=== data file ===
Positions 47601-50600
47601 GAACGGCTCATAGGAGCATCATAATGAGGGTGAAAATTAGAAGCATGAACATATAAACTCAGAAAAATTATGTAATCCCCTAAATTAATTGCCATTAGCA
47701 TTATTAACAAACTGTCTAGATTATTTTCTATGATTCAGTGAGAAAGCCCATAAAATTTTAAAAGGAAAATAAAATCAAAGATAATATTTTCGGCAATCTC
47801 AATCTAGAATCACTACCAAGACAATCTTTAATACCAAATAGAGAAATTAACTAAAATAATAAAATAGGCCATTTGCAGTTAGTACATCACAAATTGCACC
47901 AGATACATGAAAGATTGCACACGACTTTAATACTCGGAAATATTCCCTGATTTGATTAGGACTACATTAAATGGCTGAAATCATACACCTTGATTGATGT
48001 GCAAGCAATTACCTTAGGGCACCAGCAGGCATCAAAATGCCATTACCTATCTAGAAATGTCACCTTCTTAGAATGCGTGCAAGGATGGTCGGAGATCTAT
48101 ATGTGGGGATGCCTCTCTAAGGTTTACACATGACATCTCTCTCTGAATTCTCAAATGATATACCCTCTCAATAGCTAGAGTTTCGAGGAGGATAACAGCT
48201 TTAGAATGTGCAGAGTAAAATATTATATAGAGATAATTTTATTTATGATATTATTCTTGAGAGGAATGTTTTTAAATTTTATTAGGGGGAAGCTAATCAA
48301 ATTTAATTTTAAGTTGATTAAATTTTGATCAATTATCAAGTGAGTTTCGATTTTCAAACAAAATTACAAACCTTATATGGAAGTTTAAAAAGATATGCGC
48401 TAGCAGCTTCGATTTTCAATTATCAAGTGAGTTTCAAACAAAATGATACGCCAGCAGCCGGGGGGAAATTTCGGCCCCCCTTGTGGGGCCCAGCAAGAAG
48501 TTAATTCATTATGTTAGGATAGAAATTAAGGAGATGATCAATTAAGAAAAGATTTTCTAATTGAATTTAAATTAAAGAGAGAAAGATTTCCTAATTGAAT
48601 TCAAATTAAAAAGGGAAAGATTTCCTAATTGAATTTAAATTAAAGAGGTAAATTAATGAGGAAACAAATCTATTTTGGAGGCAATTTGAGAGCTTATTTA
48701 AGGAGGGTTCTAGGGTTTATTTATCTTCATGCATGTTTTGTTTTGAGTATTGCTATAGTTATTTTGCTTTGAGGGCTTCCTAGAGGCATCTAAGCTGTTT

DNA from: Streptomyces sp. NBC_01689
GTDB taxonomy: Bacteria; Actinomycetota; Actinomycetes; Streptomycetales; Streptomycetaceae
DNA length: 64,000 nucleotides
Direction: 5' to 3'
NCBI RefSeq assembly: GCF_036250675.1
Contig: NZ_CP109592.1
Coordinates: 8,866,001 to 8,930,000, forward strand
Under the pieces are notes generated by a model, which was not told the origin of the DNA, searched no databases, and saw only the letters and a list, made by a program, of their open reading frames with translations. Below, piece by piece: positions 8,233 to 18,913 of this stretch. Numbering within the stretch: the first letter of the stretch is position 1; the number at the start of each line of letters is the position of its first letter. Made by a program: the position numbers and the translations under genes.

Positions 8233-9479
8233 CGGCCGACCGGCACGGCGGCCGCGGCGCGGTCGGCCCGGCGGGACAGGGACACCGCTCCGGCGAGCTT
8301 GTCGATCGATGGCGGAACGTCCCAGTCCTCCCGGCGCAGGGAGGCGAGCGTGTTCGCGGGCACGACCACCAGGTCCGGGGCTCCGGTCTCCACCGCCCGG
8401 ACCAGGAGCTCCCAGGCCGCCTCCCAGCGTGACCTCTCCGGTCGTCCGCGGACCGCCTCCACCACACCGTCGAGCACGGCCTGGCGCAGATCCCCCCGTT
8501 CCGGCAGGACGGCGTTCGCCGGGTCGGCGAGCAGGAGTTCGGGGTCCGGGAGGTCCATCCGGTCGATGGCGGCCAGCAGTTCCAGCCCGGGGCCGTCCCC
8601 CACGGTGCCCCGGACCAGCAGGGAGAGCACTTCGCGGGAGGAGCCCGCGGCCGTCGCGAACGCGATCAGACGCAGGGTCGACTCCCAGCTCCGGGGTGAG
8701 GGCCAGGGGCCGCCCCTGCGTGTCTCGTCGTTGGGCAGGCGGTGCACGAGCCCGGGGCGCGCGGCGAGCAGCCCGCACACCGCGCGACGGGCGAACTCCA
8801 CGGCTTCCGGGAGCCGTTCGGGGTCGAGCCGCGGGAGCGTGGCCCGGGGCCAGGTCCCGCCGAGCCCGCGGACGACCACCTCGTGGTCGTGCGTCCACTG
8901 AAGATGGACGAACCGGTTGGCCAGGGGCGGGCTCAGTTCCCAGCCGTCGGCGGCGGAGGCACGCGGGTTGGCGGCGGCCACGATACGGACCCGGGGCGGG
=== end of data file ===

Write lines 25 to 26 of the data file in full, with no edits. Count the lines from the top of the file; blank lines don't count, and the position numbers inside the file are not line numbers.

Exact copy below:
8401 ACCAGGAGCTCCCAGGCCGCCTCCCAGCGTGACCTCTCCGGTCGTCCGCGGACCGCCTCCACCACACCGTCGAGCACGGCCTGGCGCAGATCCCCCCGTT
8501 CCGGCAGGACGGCGTTCGCCGGGTCGGCGAGCAGGAGTTCGGGGTCCGGGAGGTCCATCCGGTCGATGGCGGCCAGCAGTTCCAGCCCGGGGCCGTCCCC